Except FOOD - I'm still interested in FOOD!
Some of these issues might be related - the change in behaviour may be explained by her loss of hearing, for example. The hearing may be related to the eye and nose problems, though no infection, foreign object or growth is visible in those areas.
But when a series of unexplained problems arise in such a short period of time, it is important to look outside the box for other explanations. Our Sadie is simply not herself.
A blood test late last week showed some possible liver problems, as did her urine test. While her heart sounds fine (except for a bit of sinus arrythmia, which she has had ever since she came to me), it is quite soft and her respirations muffled. (The vet did make me laugh when he accused Sadie of purposely holding her breath while he tried to listen to her chest - funny man!)
Yesterday we repeated the urine test and found her UTI from two weeks ago is back. Today she went in for bile acid tests (blood tests done after fasting, and then again two hours after eating a somewhat high fat meal, to test for liver function), and for chest/abdomen xrays to determine what might be going on to cause the collapse and the lethargy - possibly fluid around the heart, called pericardial effusion. We should have the results in a couple of days.
So why am I writing all this?
I am often frustrated when people complain to me, as one did today, about the cost of adopting a rescue dog (which, by the way, is a bargain compared to the prices asked by breeders, brokers, and owners selling their dogs online. And that rescue dog, if from a reputable rescue, will already be spayed/neutered, dewormed, vaccinated, and often has had medical problems like dental issues or ear infections taken care of. The fee they ask doesn't BEGIN to cover those costs! )
While I don't wish to suggest that having a companion pet should only be an option for the well-to-do, the reality is this: If you can't afford to pay the price that most responsible rescues and shelters ask, you can't afford a dog. Just as it is irresponsible to add a human child to the family without thinking of the financial implications, so too a canine addition.
A good quality food (not a dogfood from the grocery store shelf, but something which contains real nutrition for a healthy canine), occasional purchases of grooming supplies or visits to the groomer, leashes and collars, licences, supplements when needed, treats, toys, beds, etc. - these basic necessities represent a significant addition to a family's budget.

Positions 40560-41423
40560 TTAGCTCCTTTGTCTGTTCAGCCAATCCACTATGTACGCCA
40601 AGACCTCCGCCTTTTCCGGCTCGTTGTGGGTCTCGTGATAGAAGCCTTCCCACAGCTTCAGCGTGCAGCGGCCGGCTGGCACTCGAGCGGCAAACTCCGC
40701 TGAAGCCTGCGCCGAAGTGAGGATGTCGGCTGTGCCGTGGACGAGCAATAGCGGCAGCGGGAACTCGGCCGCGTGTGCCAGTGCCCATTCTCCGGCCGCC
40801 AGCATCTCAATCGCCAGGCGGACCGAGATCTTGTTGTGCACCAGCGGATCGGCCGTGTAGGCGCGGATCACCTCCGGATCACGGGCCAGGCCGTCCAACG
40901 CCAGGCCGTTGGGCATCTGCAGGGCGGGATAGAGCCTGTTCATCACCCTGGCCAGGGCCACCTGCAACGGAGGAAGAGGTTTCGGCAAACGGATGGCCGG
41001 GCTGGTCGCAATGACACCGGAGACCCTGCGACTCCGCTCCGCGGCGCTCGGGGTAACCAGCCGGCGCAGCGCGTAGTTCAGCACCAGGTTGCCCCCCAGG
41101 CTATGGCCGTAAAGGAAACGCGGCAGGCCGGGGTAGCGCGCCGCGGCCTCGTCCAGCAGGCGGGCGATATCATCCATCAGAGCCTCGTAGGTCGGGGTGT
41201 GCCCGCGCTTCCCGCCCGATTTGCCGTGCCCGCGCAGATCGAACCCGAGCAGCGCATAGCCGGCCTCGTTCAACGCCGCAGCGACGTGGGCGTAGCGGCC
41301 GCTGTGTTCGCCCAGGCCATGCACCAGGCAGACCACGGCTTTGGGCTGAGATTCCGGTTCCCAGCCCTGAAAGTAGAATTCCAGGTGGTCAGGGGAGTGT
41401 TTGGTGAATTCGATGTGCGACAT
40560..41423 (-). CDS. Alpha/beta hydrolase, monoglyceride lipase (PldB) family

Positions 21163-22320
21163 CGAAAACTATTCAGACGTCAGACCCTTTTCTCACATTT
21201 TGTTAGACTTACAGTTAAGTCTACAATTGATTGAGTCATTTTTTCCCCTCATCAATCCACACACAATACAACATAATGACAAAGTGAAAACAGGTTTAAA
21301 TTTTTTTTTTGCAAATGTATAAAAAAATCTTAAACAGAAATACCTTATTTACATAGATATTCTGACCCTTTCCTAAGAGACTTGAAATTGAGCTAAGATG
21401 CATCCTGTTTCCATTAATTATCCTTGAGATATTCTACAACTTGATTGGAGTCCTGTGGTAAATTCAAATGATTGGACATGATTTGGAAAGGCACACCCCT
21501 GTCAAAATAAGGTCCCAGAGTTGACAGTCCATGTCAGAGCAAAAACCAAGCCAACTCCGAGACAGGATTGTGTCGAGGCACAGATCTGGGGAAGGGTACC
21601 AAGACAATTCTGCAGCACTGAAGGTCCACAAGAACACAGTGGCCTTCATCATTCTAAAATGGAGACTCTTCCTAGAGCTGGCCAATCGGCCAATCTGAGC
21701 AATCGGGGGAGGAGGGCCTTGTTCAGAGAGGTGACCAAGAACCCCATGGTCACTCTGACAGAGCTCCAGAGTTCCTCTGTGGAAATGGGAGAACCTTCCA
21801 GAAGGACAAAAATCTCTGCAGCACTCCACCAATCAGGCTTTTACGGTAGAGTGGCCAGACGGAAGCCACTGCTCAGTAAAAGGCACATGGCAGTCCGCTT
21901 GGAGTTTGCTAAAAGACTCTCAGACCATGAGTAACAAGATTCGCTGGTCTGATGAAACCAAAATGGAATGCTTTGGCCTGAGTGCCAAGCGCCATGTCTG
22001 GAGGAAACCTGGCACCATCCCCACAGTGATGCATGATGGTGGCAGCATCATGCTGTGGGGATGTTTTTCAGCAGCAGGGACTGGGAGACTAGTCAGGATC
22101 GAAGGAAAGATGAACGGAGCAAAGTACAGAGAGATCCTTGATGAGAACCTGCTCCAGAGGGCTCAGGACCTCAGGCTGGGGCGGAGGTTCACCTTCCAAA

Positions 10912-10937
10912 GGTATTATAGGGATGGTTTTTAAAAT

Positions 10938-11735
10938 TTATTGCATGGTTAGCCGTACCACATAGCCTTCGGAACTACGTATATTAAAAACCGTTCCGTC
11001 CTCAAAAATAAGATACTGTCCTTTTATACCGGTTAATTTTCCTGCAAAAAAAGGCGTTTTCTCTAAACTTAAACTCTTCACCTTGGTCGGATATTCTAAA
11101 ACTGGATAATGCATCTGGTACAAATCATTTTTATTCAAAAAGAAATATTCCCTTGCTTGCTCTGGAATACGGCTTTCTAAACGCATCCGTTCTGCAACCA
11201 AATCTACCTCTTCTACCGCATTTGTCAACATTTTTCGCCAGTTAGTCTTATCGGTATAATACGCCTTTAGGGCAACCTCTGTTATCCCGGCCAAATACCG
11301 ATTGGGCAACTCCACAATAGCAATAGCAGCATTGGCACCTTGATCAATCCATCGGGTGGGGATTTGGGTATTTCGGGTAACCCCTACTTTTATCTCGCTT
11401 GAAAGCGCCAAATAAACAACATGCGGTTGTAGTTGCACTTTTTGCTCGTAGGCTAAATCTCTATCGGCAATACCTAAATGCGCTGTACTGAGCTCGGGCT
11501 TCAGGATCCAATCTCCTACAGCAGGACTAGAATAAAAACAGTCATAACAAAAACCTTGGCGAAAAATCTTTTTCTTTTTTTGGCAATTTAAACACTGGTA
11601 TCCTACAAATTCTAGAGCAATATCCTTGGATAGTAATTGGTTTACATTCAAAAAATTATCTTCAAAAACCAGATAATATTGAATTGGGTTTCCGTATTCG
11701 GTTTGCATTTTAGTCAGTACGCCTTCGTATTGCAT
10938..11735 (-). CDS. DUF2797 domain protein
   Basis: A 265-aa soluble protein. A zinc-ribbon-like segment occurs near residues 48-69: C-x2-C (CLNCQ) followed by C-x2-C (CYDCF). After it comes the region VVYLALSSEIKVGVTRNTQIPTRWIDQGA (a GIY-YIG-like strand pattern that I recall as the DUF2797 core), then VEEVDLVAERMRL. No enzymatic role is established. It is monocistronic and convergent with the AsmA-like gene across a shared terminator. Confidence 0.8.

These costs are small potatoes compared to the cost of veterinary care. Professional health care is part of what we take on when we take on a dog, and I know of no province in Canada whose health care plan covers canine dependents. Of course there are pet insurance plans available, provided your dog qualifies; then you must add those monthly payments to the budget as well. And many people are willing to take their chances, thinking the sum of the monthly payments for the lifetime of the dog would far outweigh vet costs - which, in many cases, is correct. After all, the companies wouldn't be in business if they weren't making money!
But when a dog does need vet care, a need which often increases as the dog ages, the budget can really take a hit. I think people are often shocked at what a few tests or a vial of pills for their canine companion cost, and even more shocked if their furry friend must stay overnight or needs surgery. Caleb's bills, when he was diagnosed with cancer, ran into the thousands in just two short months (without putting him through chemotherapy). Princess Belle's two night stay, hooked up to an IV just before she came home to die, was over $800.
Sadie's vet bills for the last ten days? $645.74 and climbing.
True value of that health care? Priceless.
Ya better believe it!
(Photo by Red Dog Photography, 2008)